In FIG. 2b, an alternate embodiment of the sequence generator 102 is shown. The shift register 200 is loaded in parallel from the shift register (see FIG. 1) by asserting the parallel load port 119. Preferably, the shift register 200 is comprised of at least one MC14035B, manufactured by Motorola, Inc., or its functional equivalent. The received bits in the shift register 200 are parallel loaded into an encoder 212. The encoder 212 may be an encryption device or may be any other suitable encoder as a particular embodiment may choose. The output of the encoder 212 provides the output sequence (i.e., synchronization signal) and additionally may provide the input signal 210 to the shift register 200. Therefore, if the initial sequence is not random in nature, it may be made random or pseudo-random by being processed by the encoder 212. In a secure communication system, the transmitter and receiver are already provided with a crypto device. Accordingly, the encoder 212 may simply route the contents of the shift register 200 through the crypto device already resident in the transmitter and receiver.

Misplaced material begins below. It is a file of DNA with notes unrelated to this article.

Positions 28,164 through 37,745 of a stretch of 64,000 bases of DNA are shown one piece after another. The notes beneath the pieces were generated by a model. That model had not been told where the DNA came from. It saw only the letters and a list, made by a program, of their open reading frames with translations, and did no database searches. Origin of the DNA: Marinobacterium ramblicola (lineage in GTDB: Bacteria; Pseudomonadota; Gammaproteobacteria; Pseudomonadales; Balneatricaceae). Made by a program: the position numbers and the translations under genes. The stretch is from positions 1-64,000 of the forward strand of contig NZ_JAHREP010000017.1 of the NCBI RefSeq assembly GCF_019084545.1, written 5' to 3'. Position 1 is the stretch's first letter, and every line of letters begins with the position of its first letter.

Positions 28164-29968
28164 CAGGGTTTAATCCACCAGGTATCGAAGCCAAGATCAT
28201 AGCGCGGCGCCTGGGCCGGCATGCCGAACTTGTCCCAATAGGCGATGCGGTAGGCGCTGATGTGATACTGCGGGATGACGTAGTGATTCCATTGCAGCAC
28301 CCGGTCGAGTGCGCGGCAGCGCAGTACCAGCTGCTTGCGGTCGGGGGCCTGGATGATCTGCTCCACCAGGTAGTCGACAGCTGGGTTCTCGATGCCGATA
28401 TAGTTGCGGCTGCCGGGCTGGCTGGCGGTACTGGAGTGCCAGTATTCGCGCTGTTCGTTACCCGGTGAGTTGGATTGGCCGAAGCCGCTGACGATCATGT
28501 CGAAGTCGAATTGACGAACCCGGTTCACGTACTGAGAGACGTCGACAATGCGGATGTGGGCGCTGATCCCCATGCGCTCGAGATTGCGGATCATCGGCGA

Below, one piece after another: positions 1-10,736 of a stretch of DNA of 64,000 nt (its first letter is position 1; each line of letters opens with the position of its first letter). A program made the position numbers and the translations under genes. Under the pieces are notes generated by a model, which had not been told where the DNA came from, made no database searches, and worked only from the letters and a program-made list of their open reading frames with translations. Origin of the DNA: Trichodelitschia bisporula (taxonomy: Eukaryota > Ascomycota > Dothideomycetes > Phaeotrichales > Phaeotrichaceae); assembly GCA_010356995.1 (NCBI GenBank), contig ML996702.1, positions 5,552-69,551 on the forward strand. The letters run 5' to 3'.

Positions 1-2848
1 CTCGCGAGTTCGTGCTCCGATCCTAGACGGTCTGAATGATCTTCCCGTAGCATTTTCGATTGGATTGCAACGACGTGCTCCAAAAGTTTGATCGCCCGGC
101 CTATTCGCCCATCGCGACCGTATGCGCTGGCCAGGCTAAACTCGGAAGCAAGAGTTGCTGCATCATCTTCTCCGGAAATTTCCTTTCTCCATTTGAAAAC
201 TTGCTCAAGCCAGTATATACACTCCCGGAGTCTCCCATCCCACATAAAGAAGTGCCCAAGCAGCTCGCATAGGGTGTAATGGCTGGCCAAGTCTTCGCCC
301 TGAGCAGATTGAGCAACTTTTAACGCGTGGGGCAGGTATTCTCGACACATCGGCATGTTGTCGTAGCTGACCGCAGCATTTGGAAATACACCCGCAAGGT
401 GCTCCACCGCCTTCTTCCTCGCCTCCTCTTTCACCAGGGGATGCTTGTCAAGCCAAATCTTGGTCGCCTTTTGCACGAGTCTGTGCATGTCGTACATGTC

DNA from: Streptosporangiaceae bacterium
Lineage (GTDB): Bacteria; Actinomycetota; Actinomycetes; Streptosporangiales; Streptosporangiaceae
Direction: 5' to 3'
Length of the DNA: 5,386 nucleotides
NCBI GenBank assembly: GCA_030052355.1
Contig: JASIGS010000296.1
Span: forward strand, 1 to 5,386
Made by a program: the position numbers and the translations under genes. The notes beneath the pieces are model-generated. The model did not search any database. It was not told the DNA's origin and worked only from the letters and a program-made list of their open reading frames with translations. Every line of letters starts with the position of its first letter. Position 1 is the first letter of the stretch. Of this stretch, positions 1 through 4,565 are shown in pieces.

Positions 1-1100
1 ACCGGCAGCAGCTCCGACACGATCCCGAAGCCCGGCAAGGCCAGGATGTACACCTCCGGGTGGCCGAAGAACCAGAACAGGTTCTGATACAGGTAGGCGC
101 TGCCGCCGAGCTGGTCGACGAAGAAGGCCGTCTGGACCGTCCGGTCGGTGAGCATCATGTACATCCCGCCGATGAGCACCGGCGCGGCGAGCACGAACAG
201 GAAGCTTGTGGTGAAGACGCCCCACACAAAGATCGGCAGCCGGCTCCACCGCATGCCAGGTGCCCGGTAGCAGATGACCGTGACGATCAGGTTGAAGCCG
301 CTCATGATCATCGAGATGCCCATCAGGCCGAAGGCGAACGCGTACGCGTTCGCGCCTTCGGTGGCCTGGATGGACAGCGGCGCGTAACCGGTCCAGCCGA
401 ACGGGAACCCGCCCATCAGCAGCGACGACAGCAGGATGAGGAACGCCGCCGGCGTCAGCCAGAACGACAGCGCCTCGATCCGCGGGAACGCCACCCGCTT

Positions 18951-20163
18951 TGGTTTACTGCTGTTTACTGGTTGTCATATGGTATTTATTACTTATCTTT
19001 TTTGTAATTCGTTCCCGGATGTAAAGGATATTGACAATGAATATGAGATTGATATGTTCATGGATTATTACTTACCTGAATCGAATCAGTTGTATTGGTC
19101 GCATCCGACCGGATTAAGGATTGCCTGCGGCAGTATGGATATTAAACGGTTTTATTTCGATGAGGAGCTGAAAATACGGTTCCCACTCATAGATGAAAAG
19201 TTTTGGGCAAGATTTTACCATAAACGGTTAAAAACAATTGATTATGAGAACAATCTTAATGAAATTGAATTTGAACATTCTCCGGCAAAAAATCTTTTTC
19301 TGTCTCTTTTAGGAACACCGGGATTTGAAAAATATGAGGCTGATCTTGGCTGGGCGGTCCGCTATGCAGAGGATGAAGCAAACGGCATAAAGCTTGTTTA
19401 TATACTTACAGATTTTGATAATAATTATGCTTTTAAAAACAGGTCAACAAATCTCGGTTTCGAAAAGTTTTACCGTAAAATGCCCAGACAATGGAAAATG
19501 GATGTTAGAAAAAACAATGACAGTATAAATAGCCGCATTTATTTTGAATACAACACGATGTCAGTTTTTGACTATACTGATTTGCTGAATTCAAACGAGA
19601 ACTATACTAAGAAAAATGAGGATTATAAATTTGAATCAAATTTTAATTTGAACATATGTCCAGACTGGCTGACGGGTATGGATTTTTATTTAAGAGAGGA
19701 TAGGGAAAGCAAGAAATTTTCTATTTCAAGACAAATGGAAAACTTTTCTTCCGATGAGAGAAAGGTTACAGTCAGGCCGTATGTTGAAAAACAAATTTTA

While a particular embodiment of the invention has been described and shown, it should be understood that the invention is not limited thereto since many modifications may be made. It is therefore contemplated to cover by the present application any and all such modifications that may fall within the true spirit and scope of the basic underlying principles disclosed and claimed herein.
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|U.S. Classification||380/268, 380/46, 375/368|
|Cooperative Classification||H04L9/0656, H04L9/12|
|21 May 1992||FPAY||Fee payment|
Year of fee payment: 4
|22 Aug 1996||FPAY||Fee payment|
Year of fee payment: 8
|28 Sep 2000||FPAY||Fee payment|
Year of fee payment: 12